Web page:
COLUMBIA — It was supposed to be the first road trip of the season. South Carolina should be stepping off the bus in Kentucky.
Instead the Gamecocks are hosting No. 16 Tennessee, finally starting a season that seemed like it may never begin because of COVID-19.
“I remember coming down to games when I was a kid and just wondering what it would be like to play here,” said newly minted starting quarterback Collin Hill, a Moore native who transferred from Colorado State. “To be able to transfer in and have that opportunity, I’m real excited. I can’t wait for kick.”
Hill is one of a sheaf of newcomers to the team, the returnees all anxious to forget a miserable 4-8 season stamped with the tag coach Will Muschamp has been unable to shake — stagnant offense. The anxiety of trying to get the season played in the middle of a pandemic has lessened, only to be replaced by the anxiety of how the Gamecocks will survive a 10-game SEC-only schedule.
On its original slate, USC had a good chance of coming into Saturday’s game 3-0 and 1-0 in the league. Instead, the Gamecocks are opening the season against No. 16 Tennessee and will play seven teams that are currently ranked in the Top 25. USC is 2-14 against the Top 25 opponents under Muschamp.
But for a series that was decided by six points or less for seven straight years before last season’s 41-21 Tennessee shellacking, it could be a close game. And this one’s at home.
Four keys for the Gamecocks to upset Tennessee:
USC’s advantage is the Volunteers’ unfamiliarity with new offensive coordinator Mike Bobo. Tennessee coach Jeremy Pruitt worked with Bobo for a year at Georgia and knows what Bobo will try to run, but he also knows Bobo at USC doesn’t have the running backs he did at Georgia or the receivers he had at Colorado State.
Losing blue-chip running back MarShawn Lloyd before he ever took a snap lightened the playbook and forced Bobo to readjust, and his receivers outside of Shi Smith are all full of potential but haven’t produced yet. The Gamecocks have to throw every surprise they can at the Vols to keep them off-balance.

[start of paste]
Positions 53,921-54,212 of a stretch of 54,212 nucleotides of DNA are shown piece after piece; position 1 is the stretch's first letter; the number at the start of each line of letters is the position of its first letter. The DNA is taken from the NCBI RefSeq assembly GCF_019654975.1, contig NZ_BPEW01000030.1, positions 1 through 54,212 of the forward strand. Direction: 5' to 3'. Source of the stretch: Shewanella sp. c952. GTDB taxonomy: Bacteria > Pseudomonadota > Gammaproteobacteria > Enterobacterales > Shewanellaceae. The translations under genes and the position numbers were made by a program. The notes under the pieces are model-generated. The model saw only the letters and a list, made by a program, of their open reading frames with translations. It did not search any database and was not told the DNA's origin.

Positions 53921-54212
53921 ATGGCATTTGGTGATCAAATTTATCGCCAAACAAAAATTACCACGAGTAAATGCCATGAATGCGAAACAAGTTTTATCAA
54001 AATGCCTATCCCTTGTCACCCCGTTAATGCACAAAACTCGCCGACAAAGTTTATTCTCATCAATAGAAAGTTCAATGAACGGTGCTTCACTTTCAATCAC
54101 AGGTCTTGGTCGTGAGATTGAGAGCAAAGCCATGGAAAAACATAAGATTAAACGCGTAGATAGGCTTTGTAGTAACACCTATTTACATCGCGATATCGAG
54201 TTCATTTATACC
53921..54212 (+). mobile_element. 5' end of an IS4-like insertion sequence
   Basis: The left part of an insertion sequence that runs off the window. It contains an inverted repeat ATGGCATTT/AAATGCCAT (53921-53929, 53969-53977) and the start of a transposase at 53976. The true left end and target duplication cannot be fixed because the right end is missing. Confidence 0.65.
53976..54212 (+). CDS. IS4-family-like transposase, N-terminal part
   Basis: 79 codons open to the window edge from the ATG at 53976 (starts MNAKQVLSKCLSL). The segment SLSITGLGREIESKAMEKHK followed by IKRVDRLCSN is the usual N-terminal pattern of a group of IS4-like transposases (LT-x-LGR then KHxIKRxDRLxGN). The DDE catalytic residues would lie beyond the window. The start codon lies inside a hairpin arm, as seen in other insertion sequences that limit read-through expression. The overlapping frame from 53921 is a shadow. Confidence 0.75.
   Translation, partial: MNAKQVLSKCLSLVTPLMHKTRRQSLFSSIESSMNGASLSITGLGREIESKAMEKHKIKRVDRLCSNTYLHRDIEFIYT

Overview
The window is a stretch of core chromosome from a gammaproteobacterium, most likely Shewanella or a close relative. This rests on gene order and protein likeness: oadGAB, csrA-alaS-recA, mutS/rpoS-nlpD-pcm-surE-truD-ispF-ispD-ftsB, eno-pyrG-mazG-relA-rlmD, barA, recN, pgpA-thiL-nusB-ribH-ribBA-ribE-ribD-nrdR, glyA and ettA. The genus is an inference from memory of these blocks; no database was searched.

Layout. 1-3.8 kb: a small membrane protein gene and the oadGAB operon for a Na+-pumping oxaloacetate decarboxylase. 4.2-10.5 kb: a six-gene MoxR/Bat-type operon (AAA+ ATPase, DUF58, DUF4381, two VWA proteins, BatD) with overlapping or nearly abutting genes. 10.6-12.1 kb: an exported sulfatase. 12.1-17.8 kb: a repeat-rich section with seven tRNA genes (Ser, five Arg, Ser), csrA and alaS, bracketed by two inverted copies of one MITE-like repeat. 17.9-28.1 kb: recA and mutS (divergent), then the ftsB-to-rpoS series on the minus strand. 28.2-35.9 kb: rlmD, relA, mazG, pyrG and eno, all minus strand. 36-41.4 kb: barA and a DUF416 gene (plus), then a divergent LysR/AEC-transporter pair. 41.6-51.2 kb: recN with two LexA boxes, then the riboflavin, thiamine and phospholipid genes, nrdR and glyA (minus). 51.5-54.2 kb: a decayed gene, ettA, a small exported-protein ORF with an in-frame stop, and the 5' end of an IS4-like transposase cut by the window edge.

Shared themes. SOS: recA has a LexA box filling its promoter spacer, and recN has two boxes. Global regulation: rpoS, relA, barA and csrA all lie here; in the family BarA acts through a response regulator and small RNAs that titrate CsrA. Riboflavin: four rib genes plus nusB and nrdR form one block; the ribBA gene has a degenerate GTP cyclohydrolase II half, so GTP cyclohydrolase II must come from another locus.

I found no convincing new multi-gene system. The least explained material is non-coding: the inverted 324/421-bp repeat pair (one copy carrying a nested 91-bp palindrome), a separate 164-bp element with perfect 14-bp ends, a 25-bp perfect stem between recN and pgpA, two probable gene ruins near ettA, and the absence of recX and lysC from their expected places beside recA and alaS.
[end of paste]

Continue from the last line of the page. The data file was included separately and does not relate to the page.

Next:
The Gamecocks’ sour defeat in Knoxville last year featured two things: A scoreless second half and Tennessee throwing pass after pass to the middle of the field. USC couldn’t have covered receivers Marquez Callaway or Jauan Jennings in a broom closet (a combined 10 catches for 276 yards and three touchdowns).
The receivers are gone but quarterback Jarrett Guarantano returns. It’s a good bet Tennessee will have other receivers who can run the same routes.
The Gamecocks’ defensive personnel is mostly the same as last year. If they didn’t learn a new scheme to combat the slant pattern, it will be obvious early on.
This will be Guarantano’s fourth start against the Gamecocks and the other three have been strange. USC has yet to intercept the notoriously inconsistent QB and hasn’t gotten much pressure on him.
Yet he lost his first two games against the Gamecocks. In terms of forcing him into a bad day, the results glare — in 2017 and 2018, the Gamecocks sacked Guarantano a combined nine times and broke up five passes. In 2019, they had no sacks and broke up one.
Defensive end Aaron Sterling received a lot of preseason recognition for his six sacks a year ago. The Gamecocks’ greatest strength is their talent and experience across the defensive line. Guarantano may have figured things out in six straight wins to end last year, but no quarterback ever completed a pass by clutching the ball while on his back.
Bobo has become known for airing out the ball but he also knows the importance of running it, especially when he had the fleet of NFL-caliber backs he did at Georgia. Lloyd’s injury removed potentially the best back he had at USC and whittled the number of scholarship guys to four, but the four he has could all play.
The Gamecocks won three straight against Tennessee before 2019 and ran the ball at least 40 times in all of them, averaging 192 yards. Last year, they rushed 30 times for 78 yards and lost.
Different players, but the old approach could still work.
Tennessee 31, South Carolina 21
Follow David Cloninger on Twitter @DCPandC.